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Beyond the uniform: Veteran’s Day and the unseen heroes among us

Math teacher Doug Boomer, a veteran from the marines. Credit: Mary Sellers Conley

Holding both historical and emotional importance, Nov. 11 allows people across the nation to understand the importance of honoring the veterans in our community. Veteran’s Day, celebrated on Nov. 11, commemorates the signing of the armistice that concluded World War I. Providing the nation with a time to pause and reflect on the immense sacrifices made by brave men and women, the holiday is vital to giving tribute to the men and women that have served our country over the years.

By providing simple gestures, such as thank you cards, giving veterans time to tell their story, and volunteering at organizations that aid veterans, citizens can help show respect and gratitude. It is additionally important to honor and acknowledge members and relatives of our very own Westminster faculty who have served and protected our country. Some of these members include Mr. Doug Boomer, Upper School math teacher, Ms. Toni Boyd, Vice President of Westminster’s Finance and Operations, and Mr. James Shields Matthew IV, cousin to Ms. Lina Ellis, Upper School math teacher. 

Boomer served as a captain in the United States Marine Corps from 1987 to 1991. Originally, he started out in college as an engineer, working on planes for Delta. However, a few of his friends encouraged him to begin flying, sparking his interest in aviation and the Marine Corps. 

“I had lived a very active life at that point, and wasn’t ready for a sedentary life. I felt like the military would provide me with an opportunity to lead an active life,” said Boomer. 

While fighting for their lives together, these soldiers form powerful bonds after experiencing some of the most difficult moments of their careers. These tough moments also happen to be the most memorable ones, as Boomer fondly recalls the power of many people pulling together to survive.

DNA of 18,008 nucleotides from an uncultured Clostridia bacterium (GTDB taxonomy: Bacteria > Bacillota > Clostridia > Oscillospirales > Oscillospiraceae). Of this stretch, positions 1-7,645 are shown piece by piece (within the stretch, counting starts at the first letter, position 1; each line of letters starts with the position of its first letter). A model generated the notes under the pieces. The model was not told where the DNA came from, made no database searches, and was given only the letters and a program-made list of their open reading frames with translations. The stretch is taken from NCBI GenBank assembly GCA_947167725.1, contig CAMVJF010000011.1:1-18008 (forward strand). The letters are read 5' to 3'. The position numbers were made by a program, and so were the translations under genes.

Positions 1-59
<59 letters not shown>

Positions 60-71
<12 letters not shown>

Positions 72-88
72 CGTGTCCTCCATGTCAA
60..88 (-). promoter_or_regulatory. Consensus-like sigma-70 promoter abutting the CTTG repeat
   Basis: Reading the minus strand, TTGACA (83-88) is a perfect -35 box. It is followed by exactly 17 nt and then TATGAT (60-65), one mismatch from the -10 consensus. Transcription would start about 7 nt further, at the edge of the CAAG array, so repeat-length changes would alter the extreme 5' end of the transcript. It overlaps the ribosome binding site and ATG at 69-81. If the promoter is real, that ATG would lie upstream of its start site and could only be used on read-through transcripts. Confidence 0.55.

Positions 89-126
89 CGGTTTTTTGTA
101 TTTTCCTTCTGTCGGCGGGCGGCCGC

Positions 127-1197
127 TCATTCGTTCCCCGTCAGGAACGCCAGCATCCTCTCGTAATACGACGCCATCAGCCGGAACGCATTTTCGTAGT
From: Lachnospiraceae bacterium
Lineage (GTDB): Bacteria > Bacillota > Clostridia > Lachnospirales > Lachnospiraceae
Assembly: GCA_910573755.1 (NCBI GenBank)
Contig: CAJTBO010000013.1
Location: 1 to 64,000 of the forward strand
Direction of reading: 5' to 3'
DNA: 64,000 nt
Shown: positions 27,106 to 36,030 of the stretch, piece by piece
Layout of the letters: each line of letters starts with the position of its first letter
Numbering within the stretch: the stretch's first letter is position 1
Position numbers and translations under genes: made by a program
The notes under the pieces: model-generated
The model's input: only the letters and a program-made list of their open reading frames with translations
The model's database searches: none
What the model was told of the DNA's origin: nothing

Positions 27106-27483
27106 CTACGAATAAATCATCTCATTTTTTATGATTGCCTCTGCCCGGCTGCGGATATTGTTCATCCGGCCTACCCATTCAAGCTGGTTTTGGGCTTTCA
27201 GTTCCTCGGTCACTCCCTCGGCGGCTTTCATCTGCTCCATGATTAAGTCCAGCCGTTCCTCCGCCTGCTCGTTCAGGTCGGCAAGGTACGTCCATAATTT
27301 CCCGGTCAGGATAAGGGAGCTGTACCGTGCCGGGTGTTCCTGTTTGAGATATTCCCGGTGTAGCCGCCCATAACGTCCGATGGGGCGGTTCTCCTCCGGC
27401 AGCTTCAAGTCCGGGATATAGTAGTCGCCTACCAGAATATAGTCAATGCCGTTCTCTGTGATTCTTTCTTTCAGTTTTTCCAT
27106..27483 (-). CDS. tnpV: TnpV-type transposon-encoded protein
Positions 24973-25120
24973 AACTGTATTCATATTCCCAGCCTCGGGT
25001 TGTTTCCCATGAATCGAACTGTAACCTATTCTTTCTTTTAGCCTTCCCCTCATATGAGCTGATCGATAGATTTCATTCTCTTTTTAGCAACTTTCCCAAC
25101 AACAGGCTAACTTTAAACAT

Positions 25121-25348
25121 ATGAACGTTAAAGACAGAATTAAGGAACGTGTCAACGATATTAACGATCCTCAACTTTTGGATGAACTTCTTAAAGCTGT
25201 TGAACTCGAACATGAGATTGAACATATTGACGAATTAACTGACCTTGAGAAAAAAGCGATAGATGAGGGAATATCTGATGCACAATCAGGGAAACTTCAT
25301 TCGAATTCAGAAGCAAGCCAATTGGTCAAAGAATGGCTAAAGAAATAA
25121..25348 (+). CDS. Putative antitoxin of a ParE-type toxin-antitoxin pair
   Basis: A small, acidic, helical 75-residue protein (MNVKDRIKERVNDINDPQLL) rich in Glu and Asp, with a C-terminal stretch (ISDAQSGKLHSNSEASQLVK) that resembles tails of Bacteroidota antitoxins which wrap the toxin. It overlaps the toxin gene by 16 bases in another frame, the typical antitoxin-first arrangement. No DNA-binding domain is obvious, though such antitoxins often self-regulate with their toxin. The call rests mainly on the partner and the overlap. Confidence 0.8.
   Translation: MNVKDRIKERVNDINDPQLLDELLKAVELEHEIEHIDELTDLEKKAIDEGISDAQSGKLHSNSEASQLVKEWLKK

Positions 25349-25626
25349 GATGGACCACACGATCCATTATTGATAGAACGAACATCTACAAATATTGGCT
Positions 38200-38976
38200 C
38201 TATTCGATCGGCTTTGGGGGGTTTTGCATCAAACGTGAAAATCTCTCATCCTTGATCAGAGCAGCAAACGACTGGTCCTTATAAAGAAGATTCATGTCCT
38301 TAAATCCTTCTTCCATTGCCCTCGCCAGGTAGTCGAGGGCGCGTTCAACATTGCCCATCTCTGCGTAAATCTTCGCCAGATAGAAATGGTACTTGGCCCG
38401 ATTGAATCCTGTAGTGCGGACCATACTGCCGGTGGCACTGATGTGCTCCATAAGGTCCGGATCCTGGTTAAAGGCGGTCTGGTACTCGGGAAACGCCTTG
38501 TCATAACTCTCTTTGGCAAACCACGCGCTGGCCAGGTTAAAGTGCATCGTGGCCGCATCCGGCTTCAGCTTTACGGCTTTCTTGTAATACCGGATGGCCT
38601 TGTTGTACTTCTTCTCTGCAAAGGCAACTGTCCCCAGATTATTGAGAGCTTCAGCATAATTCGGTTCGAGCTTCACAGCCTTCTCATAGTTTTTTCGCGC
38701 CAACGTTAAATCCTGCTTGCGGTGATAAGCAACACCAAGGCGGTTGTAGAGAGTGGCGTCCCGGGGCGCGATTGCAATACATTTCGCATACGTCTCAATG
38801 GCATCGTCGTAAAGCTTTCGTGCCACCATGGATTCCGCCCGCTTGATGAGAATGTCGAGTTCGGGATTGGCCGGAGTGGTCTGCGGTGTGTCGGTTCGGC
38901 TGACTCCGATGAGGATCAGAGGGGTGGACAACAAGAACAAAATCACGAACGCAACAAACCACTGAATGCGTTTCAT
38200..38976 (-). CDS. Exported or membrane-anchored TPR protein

“The most impactful memories were the disappointments and the growing up after you have to suffer something like that,” Boomer said. 

Facing life-or-death situations daily, members of the Marine Corps are forced to mature quickly, or else they would not be able to get through such harrowing experiences. 

“The bonds that you make there, just trying to get through something, are so important and you cannot do it alone,” Boomer said, explaining how important it is to find a strong community while serving.

Boyd shares this same experience.

 “I remember how much I appreciated and made very close friends with my colleagues that I’m still in touch with because we’ve been through so much together,” says Boyd.

Boyd was a staff sergeant from 1986 to 1995, and also served as a drill, marksmanship, and hand to hand combat instructor. 

The reason that she was led into the military was because she could not afford to go to college. Boyd touches on the financial benefits of the military, and stands with 75% of all enlistees who did so for educational benefits.  

Boyd was also interested in challenging herself in her workplace, a reason that she chose to pursue a career in the Marine Corps. As a captain, she was able to overcome these challenges and persevere. 

However, these challenges came with downsides.

 “There were lots of times where I questioned ‘could I do this?’, and then eventually realized I could,” said Boyd. 

Overcoming these challenges were some of the most defining moments in Boyd’s career, and making these bonds with her coworkers provided her with a strong, supportive community. This supportive community comes with many great leaders providing assistance to early Marines. 

One of these leaders is a person that Boyd admires fondly. She asked for advice on if she made the right decision about the career choice, and his response changed Boyd’s life. 

“He said, ‘You made the right decision because it is a decision that you made. Now go make it right.’ Ever since then, every decision that I’ve made, I’ve made it right,” states Boyd. 

James Shields Matthew IV, a Georgia Tech graduate from Jackson, Tennessee who participated in the Reserve Officer Training Corps (ROTC), graduated with a masters in Nuclear Engineering. Matthew has served in Iraq, Hawaii, and Kansas. 

 “I was deployed to Iraq May 2007 to June 2008 to serve as the executive officer for the Director Of the Iraq Transition Assistance Office (ITAO). As executive officer, I served as the staff officer, aide, engineer, and personal security for Engineer Major General Jim Snyder,” said Matthew. 

The purpose of ITAO was to improve the national infrastructure of Iraq. They monitored the water, electrical, oil, and medical facility projects. They often received rocket fire into the area in which they worked, emphasizing the danger of their position.

 “The most impactful moments from the military were the disappointments,” states Boomer. “There is a growing up that has to take place after suffering something like that.”

Edited by Cece Schrader

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